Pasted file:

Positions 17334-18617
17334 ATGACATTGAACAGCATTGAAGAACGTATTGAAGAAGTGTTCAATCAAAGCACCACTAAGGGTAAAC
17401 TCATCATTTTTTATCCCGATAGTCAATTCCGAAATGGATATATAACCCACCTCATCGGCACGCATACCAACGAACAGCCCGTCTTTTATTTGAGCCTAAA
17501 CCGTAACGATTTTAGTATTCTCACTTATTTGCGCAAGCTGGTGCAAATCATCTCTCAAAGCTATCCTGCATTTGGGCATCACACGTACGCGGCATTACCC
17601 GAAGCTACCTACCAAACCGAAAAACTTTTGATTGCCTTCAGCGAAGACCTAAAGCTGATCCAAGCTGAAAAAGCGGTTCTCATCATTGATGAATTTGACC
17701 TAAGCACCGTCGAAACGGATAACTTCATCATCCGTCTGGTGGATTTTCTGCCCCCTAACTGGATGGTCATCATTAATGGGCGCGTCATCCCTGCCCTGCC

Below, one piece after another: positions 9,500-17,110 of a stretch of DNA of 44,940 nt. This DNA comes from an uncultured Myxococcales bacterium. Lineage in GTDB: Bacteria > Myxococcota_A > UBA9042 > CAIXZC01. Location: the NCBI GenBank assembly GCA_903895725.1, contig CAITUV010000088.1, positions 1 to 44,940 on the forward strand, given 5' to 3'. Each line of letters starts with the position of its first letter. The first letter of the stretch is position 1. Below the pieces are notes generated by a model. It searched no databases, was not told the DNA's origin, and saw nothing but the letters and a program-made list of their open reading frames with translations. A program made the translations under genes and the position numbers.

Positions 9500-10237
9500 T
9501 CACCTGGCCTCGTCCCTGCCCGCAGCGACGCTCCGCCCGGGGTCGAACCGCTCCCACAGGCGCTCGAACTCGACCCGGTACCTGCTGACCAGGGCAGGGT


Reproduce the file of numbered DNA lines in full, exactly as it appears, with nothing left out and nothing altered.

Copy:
Positions 17334-18617
17334 ATGACATTGAACAGCATTGAAGAACGTATTGAAGAAGTGTTCAATCAAAGCACCACTAAGGGTAAAC
17401 TCATCATTTTTTATCCCGATAGTCAATTCCGAAATGGATATATAACCCACCTCATCGGCACGCATACCAACGAACAGCCCGTCTTTTATTTGAGCCTAAA
17501 CCGTAACGATTTTAGTATTCTCACTTATTTGCGCAAGCTGGTGCAAATCATCTCTCAAAGCTATCCTGCATTTGGGCATCACACGTACGCGGCATTACCC
17601 GAAGCTACCTACCAAACCGAAAAACTTTTGATTGCCTTCAGCGAAGACCTAAAGCTGATCCAAGCTGAAAAAGCGGTTCTCATCATTGATGAATTTGACC
17701 TAAGCACCGTCGAAACGGATAACTTCATCATCCGTCTGGTGGATTTTCTGCCCCCTAACTGGATGGTCATCATTAATGGGCGCGTCATCCCTGCCCTGCC

Below, one piece after another: positions 9,500-17,110 of a stretch of DNA of 44,940 nt. This DNA comes from an uncultured Myxococcales bacterium. Lineage in GTDB: Bacteria > Myxococcota_A > UBA9042 > CAIXZC01. Location: the NCBI GenBank assembly GCA_903895725.1, contig CAITUV010000088.1, positions 1 to 44,940 on the forward strand, given 5' to 3'. Each line of letters starts with the position of its first letter. The first letter of the stretch is position 1. Below the pieces are notes generated by a model. It searched no databases, was not told the DNA's origin, and saw nothing but the letters and a program-made list of their open reading frames with translations. A program made the translations under genes and the position numbers.

Positions 9500-10237
9500 T
9501 CACCTGGCCTCGTCCCTGCCCGCAGCGACGCTCCGCCCGGGGTCGAACCGCTCCCACAGGCGCTCGAACTCGACCCGGTACCTGCTGACCAGGGCAGGGT